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The history of Egyptian writing spans over 5,000 years, making it one of the oldest known writing systems in the world. It all began around 3,200 BC with the invention of hieroglyphs, a system of pictorial symbols used by the ancient Egyptians. Hieroglyphs were primarily used for religious and monumental inscriptions and adorned the walls of temples and tombs. The complexity of hieroglyphic writing made it accessible only to the elite, such as scribes and priests.

Over time, the Egyptian writing system evolved to include other scripts that were more accessible and practical. Around 2,600 BC, hieratic script emerged as a simplified and cursive form of hieroglyphs. It was used for everyday purposes like writing letters, keeping records, and writing on papyrus. The hieratic script was written with brush and ink, and its simplified forms allowed for faster writing. This was replaced in 700 BC by Egyptian demotic script, an even simpler and faster form of writing.

Hieroglyphics, until relatively recently, left scientists baffled. The decipherment of Egyptian hieroglyphs was achieved in the early 19th century by the French scholar Jean-François Champollion. So now that we are able to read what hieroglyphics say, we’re starting to uncover some pretty nefarious messages, including curses and warnings. Here are ten creepy curses hidden in hieroglyphics.

Related: 10 Amazing New Ancient Egyptian Discoveries, Including Mysterious Hieroglyphics

10 The Sheikh Abd el-Qurna Inscription

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Sheikh Abd el-Qurna is a necropolis located in Thebes (modern-day Luxor) in Egypt. Since it’s a necropolis, there are a number of tombs located in this area, some of which contain eerie inscriptions meant to warn tomb raiders away.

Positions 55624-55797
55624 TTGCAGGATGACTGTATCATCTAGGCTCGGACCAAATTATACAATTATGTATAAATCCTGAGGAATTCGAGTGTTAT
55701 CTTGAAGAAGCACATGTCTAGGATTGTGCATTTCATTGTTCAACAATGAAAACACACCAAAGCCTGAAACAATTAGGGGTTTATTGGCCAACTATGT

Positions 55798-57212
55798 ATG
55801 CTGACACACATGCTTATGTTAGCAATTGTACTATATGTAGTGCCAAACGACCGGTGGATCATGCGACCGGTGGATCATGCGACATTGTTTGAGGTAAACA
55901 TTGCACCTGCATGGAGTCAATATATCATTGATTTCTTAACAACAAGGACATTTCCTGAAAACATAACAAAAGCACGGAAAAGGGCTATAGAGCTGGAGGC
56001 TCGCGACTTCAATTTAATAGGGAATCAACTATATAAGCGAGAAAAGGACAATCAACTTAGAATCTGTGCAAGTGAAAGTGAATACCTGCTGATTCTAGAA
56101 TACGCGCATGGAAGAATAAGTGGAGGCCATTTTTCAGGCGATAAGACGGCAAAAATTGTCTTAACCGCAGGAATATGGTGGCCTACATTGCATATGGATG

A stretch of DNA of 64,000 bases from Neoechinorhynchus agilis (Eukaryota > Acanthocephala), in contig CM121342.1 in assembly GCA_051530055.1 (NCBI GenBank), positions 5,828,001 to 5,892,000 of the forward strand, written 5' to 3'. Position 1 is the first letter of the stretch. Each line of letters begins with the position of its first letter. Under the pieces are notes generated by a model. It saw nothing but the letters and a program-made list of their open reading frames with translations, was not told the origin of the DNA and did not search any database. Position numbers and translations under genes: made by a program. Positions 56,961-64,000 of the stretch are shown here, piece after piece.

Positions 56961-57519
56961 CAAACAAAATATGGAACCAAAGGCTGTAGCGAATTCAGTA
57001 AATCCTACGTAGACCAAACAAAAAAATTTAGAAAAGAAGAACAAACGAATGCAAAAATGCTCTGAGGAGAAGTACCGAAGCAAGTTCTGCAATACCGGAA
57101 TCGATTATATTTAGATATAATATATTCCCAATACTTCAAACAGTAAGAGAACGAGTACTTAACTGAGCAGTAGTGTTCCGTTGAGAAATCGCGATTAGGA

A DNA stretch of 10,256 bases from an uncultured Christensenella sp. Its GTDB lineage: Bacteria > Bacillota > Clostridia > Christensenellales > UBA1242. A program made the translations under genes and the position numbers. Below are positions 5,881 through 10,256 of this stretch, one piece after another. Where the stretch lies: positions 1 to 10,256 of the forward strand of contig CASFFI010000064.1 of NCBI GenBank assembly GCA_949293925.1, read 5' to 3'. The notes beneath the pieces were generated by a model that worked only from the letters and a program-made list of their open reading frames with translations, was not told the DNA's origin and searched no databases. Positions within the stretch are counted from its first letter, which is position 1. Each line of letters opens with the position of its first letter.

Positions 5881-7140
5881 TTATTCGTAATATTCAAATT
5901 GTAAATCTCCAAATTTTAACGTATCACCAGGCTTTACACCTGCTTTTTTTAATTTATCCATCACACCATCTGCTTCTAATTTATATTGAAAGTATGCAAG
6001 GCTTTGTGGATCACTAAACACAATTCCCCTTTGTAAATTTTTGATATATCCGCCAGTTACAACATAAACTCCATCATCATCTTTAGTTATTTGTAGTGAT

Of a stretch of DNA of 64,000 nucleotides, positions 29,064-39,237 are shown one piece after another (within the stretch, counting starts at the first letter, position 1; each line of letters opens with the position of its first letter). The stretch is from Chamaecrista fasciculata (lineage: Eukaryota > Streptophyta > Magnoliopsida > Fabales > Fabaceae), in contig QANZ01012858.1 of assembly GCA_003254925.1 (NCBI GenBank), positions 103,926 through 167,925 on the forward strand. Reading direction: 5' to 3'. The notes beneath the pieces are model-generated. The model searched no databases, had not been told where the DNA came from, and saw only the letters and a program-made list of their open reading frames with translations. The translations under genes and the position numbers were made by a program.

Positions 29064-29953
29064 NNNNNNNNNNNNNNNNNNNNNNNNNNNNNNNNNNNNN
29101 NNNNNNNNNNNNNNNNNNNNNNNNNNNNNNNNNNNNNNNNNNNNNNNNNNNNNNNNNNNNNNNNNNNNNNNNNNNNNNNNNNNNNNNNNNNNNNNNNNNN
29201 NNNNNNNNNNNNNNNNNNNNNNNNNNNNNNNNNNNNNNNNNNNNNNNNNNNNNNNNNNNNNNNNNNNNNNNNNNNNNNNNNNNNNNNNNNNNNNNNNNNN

One particular slab currently sits in the National Museum of Scotland and reads:

“Watch out not to take a pebble from within it outside. If you find this stone, you shall not transgress against it. Indeed, the gods since the time of Pre, those who rest in the mountains gain strength every day, even though their pebbles are dragged away.”

This eerie inscription written in hieratic basically warns people that if they remove even a stone from the tomb, they’ll have to face the wrath of the gods and the deceased. However, since the “message” stone itself was removed and taken to Scotland with little consequence, we’re probably safe disregarding this creepy message.[1]

9 Amenhotep Tomb Curse

Another tomb located in Egypt where you’ll find a spooky inscription is the tomb of Amenhotep. Amenhotep’s tomb is found in the Valley of the Kings, and there, a rather terrifying inscription warns trespassers not to disturb the sleeping king.

The inscription warns that anyone who attempts to steal from the tomb will lose their earthly wealth, drown at sea, be burned to death in a fiery furnace, have no successors, tomb, or funeral, and starve to death. They’re also warned that their bones will perish, likely alluding to an unpleasant afterlife.

This isn’t even the entire inscription, either! There are more punishments that are hurled at any trespassers who dare try to disturb the king. Luckily, at least in modern times, that curse doesn’t seem to have done much harm.[2]

8 The Mastabas at Saqqara

Although ancient Egyptians are famous for building the pyramids, they aren’t the only types of tombs that they constructed. They also built something called mastabas, which were flat-roofed tombs.